Now that the federal government has officially shut down, many are in the dark about what is and is not affected. Here are a few of the most pressing questions that AARP members are asking, and the answers you may be looking for:
Q: How long might this shutdown last?
A: The 15 shutdowns that have occurred since fiscal year 1977 ranged from three days to 21 days.
Q: Is the entire federal government closed?
A: Not all of it. By law, essential government services relating to public safety and national security must continue to operate. This means that the military, air traffic controllers, Customs and Border Patrol, the FBI, prison guards and many other U.S. government employees will remain on duty.
But many facilities will close and many services are unavailable. In a five-day shutdown in 1995, 800,000 federal employees were told not to report to work. Several weeks later, 240,000 employees were furloughed in a 21-day shutdown.
Q: Will Social Security benefit payments stop coming?
A: Social Security recipients will be largely unaffected by a shutdown, according to the administration. Checks for seniors, those with disabilities, and survivors will go out as usual. But Social Security Administration employees may face furloughs.
Q: Will there be any disruption to Social Security?
A: During the 1995-96 government shutdown, the Social Security Administration stopped processing new applications for benefits, although as the shutdown dragged on, the agency eventually brought in more employees and renewed the process.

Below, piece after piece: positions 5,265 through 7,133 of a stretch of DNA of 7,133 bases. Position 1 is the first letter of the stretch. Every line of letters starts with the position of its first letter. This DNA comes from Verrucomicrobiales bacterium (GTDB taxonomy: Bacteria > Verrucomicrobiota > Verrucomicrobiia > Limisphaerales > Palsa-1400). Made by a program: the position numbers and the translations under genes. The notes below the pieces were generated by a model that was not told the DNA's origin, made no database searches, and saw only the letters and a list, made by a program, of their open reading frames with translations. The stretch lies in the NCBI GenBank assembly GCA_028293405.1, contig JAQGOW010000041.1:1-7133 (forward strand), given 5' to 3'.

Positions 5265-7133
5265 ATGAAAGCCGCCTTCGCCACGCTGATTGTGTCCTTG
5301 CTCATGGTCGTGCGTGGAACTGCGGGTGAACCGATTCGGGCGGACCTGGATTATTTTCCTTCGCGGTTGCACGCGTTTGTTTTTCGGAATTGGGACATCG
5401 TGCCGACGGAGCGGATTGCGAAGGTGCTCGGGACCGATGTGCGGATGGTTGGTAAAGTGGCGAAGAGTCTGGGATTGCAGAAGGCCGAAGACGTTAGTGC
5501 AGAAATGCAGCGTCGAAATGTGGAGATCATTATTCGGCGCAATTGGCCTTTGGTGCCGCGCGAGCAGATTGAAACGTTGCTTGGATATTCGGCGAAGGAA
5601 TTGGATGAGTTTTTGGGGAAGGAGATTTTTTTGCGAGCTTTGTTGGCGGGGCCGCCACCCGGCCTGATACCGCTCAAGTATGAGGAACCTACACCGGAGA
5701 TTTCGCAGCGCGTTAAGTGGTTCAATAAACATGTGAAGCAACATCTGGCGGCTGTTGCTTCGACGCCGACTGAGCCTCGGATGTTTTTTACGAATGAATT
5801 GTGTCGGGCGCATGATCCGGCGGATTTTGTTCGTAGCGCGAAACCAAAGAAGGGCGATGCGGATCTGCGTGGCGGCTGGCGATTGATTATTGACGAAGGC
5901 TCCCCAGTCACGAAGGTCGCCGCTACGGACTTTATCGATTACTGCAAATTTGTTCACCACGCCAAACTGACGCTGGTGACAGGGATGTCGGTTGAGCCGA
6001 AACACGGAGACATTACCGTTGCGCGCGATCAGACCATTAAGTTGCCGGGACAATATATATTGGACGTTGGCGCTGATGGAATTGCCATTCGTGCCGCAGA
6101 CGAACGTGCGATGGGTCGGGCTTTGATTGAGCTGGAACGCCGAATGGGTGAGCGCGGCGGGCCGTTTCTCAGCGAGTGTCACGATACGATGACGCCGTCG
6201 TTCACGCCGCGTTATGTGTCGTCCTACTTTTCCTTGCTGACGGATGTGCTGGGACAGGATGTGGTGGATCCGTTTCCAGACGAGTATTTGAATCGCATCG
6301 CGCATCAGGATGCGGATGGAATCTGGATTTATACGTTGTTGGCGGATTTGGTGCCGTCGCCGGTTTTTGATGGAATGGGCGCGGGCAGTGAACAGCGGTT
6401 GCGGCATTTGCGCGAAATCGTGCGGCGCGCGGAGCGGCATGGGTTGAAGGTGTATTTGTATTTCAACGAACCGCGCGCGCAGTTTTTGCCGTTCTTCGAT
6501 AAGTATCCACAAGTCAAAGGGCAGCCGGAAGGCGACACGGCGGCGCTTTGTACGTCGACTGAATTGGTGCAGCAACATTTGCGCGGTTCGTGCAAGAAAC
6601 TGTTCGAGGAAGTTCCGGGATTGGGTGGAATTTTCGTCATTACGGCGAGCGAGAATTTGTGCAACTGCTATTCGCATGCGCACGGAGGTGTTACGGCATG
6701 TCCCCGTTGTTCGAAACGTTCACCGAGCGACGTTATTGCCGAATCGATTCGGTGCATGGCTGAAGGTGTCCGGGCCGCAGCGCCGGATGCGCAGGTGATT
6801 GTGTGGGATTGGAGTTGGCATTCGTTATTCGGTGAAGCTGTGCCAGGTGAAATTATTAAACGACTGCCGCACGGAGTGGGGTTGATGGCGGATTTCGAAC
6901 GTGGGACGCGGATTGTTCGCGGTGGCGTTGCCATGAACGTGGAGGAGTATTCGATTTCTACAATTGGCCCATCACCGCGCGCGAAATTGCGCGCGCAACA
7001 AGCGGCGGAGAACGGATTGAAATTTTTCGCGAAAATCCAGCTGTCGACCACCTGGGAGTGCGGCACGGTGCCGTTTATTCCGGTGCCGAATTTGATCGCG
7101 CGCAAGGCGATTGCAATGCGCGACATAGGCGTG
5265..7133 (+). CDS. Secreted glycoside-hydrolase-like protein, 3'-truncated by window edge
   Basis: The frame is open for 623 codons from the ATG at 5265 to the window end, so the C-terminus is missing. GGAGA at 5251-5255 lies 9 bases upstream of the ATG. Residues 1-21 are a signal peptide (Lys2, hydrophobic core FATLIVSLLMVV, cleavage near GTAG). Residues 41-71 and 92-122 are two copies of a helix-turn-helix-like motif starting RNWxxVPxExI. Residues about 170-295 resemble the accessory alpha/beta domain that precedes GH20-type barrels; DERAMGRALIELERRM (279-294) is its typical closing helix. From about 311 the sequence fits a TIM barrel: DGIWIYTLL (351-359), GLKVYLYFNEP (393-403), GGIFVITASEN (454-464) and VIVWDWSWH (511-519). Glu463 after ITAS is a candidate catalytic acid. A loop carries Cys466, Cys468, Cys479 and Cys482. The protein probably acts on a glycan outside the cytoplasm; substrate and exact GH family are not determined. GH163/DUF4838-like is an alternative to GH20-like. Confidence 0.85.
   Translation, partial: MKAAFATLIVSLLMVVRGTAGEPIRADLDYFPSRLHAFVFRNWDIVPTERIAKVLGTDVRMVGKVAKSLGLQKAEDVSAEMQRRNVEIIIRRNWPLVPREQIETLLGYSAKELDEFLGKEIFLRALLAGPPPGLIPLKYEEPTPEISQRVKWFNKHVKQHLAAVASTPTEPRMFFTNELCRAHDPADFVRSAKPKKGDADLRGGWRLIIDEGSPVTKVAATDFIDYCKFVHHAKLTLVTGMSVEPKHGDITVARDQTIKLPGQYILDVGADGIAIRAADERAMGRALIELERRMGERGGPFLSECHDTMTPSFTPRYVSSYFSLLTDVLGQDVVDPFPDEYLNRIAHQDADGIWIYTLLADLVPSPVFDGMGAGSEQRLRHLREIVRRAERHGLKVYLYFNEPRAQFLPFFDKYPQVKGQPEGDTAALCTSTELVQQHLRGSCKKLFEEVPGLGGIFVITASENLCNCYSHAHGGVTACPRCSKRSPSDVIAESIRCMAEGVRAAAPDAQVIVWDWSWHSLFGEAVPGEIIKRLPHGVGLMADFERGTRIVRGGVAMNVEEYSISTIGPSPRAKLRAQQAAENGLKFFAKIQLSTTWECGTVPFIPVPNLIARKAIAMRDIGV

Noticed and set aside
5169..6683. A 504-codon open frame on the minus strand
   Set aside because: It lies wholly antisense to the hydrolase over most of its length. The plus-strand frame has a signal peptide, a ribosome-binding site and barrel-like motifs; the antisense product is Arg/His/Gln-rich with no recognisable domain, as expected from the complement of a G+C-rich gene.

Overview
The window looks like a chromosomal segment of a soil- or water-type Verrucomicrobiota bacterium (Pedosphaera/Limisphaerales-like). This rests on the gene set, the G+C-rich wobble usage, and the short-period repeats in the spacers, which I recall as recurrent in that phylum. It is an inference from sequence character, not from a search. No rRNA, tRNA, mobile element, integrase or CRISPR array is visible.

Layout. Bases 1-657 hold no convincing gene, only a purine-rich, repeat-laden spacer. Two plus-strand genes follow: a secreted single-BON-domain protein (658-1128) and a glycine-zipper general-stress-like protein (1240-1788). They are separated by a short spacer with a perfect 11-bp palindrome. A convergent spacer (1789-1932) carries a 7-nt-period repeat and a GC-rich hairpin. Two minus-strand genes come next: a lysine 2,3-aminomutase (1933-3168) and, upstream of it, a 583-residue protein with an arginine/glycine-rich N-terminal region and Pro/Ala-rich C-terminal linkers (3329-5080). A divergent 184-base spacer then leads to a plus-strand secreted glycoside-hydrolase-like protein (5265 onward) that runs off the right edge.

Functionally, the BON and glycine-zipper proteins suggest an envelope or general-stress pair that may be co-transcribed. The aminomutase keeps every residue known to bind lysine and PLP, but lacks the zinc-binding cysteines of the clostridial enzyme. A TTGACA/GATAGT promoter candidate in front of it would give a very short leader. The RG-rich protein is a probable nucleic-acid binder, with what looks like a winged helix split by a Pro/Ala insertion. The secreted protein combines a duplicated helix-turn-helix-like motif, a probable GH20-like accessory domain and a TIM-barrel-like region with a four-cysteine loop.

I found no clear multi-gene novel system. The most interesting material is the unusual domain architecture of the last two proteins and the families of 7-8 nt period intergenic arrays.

It may also be harder to get questions answered and problems dealt with.
Q: What will happen to Medicare?
A: While there should be no immediate impact on medical services for Medicare enrollees, doctors and hospitals may wait longer for reimbursement.
New applicants had to wait in 1995-96. There should be no immediate impact on enrollees’ medical services, health care experts say, though the reimbursement to doctors and hospitals could slow down if the contractors who process claims are deemed inessential. Still, doctors and hospitals aren’t paid every day, so unless a shutdown continued for weeks, the effects are likely to be minimal.
The government shutdown may affect Social Security disability recipients who are applying for Medicare. Under law, Social Security disability recipients must wait two years from the date that their disability benefits were approved to qualify for Medicare. Delays in scheduling hearings and decisions due to the shutdown could have an impact on these individuals.
Q: How will veterans’ benefits be affected?
A: Veterans Affairs services were curtailed in 1995-96. VA hospitals did not close; medical inpatient care and outpatient emergency care are considered critical services. But other services for veterans were cut back, and some benefit checks were reportedly delayed.
Q: Will post offices close?
A: No, the postal service is self-funded and would continue to operate.
Q: What government facilities are closed?
A: National Zoo, parks, museums and monuments have already begun to lock their doors. In 1995-96, 368 national park sites closed, affecting an estimated 7 million visitors. Museums and monuments lost another 2 million visitors. If you’ve reserved a campsite at a national park for a vacation, you could find it unavailable. Check ahead online or with a phone call.
Q: What about passport applications?
A: Passports will not be issued, except for in cases involving a medical emergency or national security.